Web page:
Is this circuit possible without any premade components (meaning, basic transistors, diodes,...) inestead of using a voltage regulator?

And sorry for so many questions, just really interested to understand how these circuits work, without taking assumptions!

#### Ian0

Joined Aug 7, 2020
8,940
Thank you for the explanation!

Just a few questions. The OUT of the LP2951 would go to the MCU, correct?
Yes - it provides the 3.3V supply (other voltages of LP2951 are available)
So the flow would be, switch closes, the C1 capacitor would charge and when done the XNOR would send a small pulse to SH pin in the voltage regulator. The voltage regulator would get active and forward to the MCU (connected to OUT pin).

The MCU would turn on, set the pin connected to R4 to high and maintain it until its task is done. When done, it would set the R4 pin to LOW, but not sure how this would make the MCU turn off?

Then when the switch opens, the C1 capacitor discharges and sends a pulse to SH pin, which would trigger the MCU to turn on, set the R4 connected-pin to HIGH.
Almost. When the switch is pressed, the two inputs to the ex-nor gate are different, so its output goes low. The second input is delayed by the RC network, and catches up with the first input after about 0.7RC seconds.≈
What is the purpose of the C2 capacitor? How would it affect the circuit?
It is the output capacitor for the IC (keeps it stable). I think the minimum may be as low as 100nF but I always use 10uF.
How do you calculate the length of the pulse?
≈0.7RC, but can vary by 20%
Isn't having the IN always connected to V1 gonna be draining the battery non-stop, or this is really not important since it's IQ is 0.075mA? How could I calculate the battery life, for example if I have two AA batteries giving me 2500mAh. My guess is to add up all the IQ of the components and calculate with something like: https://www.digikey.es/en/resources/conversion-calculators/conversion-calculator-battery-life (+ predict how many times the MCU will be running and so on).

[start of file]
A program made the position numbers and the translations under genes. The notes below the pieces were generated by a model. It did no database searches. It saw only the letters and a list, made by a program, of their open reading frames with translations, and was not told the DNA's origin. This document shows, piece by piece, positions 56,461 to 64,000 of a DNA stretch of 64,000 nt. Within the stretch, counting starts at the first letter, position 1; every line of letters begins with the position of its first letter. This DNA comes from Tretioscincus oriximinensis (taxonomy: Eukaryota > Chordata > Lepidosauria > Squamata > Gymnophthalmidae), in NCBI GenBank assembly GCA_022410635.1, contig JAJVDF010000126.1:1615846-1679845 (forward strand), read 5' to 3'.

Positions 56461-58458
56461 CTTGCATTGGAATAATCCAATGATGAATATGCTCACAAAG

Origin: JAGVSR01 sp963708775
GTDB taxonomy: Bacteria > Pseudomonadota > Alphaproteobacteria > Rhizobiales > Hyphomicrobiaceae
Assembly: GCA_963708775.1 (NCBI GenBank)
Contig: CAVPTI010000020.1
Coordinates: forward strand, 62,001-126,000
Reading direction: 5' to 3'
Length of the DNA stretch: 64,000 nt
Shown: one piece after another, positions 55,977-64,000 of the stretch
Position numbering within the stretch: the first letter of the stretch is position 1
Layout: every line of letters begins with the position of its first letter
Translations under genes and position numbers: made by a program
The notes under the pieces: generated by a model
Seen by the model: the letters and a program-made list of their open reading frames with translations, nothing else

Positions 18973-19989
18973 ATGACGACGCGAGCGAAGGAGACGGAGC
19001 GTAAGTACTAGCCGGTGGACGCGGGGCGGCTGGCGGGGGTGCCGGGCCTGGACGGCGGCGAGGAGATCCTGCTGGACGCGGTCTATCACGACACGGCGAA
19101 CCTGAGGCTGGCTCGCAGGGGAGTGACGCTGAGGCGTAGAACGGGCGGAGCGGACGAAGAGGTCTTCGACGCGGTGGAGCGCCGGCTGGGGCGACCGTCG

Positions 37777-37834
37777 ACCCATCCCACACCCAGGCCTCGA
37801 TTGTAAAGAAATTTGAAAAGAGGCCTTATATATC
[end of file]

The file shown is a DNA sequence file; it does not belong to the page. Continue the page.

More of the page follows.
Typically 30uA, but if you need better than that, other regulators with shutdown inputs are available.
Is this circuit possible without any premade components (meaning, basic transistors, diodes,...) inestead of using a voltage regulator?

And sorry for so many questions, just really interested to understand how these circuits work, without taking assumptions!
Yes, but it would probably be tricky to beat the quiescent current of a CMOS gate and a micropower regulator.
You can make a precision regulator out of half a dozen transistors and a low power voltage reference, but there aren't many references that work with <30uA.

Thread Starter

#### lpares12

Joined Sep 6, 2023
15
Yes - it provides the 3.3V supply (other voltages of LP2951 are available)

Almost. When the switch is pressed, the two inputs to the ex-nor gate are different, so its output goes low. The second input is delayed by the RC network, and catches up with the first input after about 0.7RC seconds.≈

It is the output capacitor for the IC (keeps it stable). I think the minimum may be as low as 100nF but I always use 10uF.